This is a string of questions I use in my training to help people deal with silence. Most inexperienced trainers and presenters’ natural reaction is to kill the silence by answering their question themselves, because they hate silence. But this string of questions helps them connect the fact that silence means the audience is thinking. Previously they hadn’t thought of silence as a good thing, only a bad thing. So this new connection helps them feel more comfortable with asking questions.

Another value of questions is that it puts the audience on the spot. They stop relaxing because they feel something is expected of them. That added pressure is enough for them to refocus their attention. Not only is it a form of information that goes straight into their minds, it’s also a tool for opening and activating their minds.

So to go back to the central idea of this post; our brain has a filter. Whenever you stand up and present, present only what will be granted entry into their minds. Completely remove anything that will not make its way in there. Only this way can you be delivering 100% value in everything you say. So let me just summarise with a list of the types of information I recommend you use:

  • Vivid (sensory) descriptions
  • Analogies
  • Simple language
  • Stories
  • Questions

01 Jun 2015

Does this sound familiar? Slide 1, a quote by some famous person. Slide 2, some persuasive statistics. Slide 3, a long list of tips. Slide 4, instructions for an activity. Slide 5, some debrief questions. Slide 6, another long list of tips. Slide 7, another long list of tips. Slide 8, another long list of tips.?And one final list of tips on Slide 9.

What I am describing here is a lack of organisation. With so many tips to condense into one topic, the best thing to do is to just write lists. It’s the trawler approach of casting the net wide and seeing what gets caught. It is assumed that trainees will be able to comprehend the mass of information presented to them. It is also assumed that giving them everything they could possibly need is helpful. But I strongly disagree with this approach.

In my opinion, anything presented to trainees should be as organised as possible. Now I do agree that every trainee is going to come away with something different. But I don’t think this means we shouldn’t make an effort to at least give them similar takeaways. Presenting a list of 20 tips will result in every trainee remembering a few different tips each. But presenting 3 key takeaways is far more likely to result in every trainee remembering exactly the same thing.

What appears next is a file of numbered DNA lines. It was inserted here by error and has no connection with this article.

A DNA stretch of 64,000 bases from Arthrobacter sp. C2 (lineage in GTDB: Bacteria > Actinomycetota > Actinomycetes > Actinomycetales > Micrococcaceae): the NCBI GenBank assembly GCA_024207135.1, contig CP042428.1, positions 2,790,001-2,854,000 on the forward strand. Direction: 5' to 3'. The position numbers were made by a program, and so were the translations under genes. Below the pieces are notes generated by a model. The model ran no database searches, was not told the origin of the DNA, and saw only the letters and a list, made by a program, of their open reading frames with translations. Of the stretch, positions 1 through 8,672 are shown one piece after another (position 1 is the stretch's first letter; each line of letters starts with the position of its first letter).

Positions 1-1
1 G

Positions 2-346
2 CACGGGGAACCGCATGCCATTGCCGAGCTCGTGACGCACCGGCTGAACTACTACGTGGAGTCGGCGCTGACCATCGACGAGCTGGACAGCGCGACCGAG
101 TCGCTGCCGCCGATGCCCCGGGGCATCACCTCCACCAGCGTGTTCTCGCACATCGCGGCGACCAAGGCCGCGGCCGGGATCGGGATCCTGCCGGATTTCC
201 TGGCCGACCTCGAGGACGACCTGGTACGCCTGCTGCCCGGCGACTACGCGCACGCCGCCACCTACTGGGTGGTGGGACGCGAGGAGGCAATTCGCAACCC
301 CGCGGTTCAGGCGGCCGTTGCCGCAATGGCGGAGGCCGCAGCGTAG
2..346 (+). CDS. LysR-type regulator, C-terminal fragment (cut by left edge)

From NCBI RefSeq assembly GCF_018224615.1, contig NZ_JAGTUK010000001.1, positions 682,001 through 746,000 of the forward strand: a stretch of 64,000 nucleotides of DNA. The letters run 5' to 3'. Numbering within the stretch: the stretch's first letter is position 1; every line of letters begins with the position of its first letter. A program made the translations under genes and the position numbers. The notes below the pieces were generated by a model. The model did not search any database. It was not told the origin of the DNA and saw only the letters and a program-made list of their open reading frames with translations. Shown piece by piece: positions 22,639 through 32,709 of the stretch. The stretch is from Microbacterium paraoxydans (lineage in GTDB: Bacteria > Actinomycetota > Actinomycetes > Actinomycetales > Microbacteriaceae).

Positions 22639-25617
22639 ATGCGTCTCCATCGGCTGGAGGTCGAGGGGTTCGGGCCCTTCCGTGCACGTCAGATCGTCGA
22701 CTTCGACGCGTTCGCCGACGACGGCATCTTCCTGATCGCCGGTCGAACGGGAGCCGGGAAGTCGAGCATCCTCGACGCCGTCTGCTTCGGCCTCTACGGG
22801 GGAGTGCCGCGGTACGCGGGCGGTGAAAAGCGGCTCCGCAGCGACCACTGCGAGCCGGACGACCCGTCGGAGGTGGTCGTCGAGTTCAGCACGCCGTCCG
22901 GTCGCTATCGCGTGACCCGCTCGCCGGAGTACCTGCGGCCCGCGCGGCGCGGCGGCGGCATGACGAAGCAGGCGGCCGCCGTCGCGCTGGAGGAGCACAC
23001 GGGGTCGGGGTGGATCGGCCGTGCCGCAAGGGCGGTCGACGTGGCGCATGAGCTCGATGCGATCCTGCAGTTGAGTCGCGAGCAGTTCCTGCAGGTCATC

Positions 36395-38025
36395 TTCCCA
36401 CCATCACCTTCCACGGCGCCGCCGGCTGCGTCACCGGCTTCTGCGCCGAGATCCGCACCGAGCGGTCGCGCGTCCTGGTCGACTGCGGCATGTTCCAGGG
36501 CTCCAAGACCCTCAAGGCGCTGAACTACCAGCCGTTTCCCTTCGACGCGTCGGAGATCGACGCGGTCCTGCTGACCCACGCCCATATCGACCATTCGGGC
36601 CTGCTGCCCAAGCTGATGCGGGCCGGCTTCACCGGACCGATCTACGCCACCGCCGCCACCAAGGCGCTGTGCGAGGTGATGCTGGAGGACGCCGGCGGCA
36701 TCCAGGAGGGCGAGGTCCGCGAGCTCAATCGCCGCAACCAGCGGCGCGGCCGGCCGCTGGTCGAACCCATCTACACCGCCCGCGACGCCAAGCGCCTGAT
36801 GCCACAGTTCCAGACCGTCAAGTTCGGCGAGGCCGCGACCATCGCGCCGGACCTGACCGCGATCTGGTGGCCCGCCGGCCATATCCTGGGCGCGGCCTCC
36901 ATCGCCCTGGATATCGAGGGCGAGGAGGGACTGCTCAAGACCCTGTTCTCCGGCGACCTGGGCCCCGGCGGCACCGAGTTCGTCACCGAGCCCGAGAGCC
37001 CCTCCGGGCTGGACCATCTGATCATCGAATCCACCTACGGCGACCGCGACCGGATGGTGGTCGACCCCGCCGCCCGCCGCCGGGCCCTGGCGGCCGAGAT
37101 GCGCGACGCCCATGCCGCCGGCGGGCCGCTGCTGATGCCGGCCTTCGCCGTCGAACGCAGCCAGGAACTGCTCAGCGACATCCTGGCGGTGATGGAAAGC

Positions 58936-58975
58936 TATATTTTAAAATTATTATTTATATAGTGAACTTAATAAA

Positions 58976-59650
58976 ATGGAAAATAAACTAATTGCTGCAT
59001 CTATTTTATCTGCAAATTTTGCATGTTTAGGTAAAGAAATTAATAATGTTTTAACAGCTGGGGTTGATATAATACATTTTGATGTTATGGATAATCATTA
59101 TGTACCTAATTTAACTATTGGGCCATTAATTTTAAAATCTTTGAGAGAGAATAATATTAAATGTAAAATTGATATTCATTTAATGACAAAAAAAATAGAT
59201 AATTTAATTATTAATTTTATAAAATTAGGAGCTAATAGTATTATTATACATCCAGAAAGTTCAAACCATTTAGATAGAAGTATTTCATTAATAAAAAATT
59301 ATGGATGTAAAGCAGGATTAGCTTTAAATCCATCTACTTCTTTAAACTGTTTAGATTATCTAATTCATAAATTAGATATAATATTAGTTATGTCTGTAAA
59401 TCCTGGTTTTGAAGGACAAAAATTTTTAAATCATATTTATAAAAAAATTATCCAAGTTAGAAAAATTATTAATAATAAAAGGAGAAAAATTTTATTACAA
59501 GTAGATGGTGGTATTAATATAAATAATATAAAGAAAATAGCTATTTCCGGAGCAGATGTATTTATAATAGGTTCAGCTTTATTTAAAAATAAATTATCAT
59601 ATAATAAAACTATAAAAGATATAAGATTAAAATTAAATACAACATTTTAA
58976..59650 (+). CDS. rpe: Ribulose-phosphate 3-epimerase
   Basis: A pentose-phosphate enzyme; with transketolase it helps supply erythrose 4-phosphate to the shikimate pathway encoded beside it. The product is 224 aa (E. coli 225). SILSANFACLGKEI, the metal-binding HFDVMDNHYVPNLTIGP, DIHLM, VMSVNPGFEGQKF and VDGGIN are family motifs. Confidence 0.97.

This does not mean that we need to cut down on the tips. It simply means we need to chunk them. Read through your list of tips, and group them into similar categories. Think about when each tip should be used, how they should be used, why they should be used and so on. This will help you identify any similarities between the tips you have. With similarities identified, now you can group them.

Similarities can be grouped into acronyms, processes or even simple categories. And these are what I call Triggers. Before I explain, first take a look at the video below:




This video introduces a process for CPR. The trigger in this mini training is “AB-CABS”. All you need to do after watching this video is remember “AB-CABS” and the list of tips presented should come back to you. As you bring “AB-CABS” to mind, you will recall A stands for Airways. This will remind you to first check the person’s airways. Are they open? Is anything blocking them? B will then help you recall Breathing. Are they breathing normally? And so on. By recalling 1 word, you have actually been able to recall a long list of tips. And all of this without any strain on your short-term memory.

Let me talk about memory for a minute here. Our memory is a bit like a special automated closet. In this closet we have our short-term memory shelf. Every time we make a decision, we will store on this shelf any information that can help us make this decision. What shall I wear today? Well, let me check the temperature first. Oh and where am I going? And is it going to rain today? Oh and am I going for a meeting with a client or just sitting in the office all day?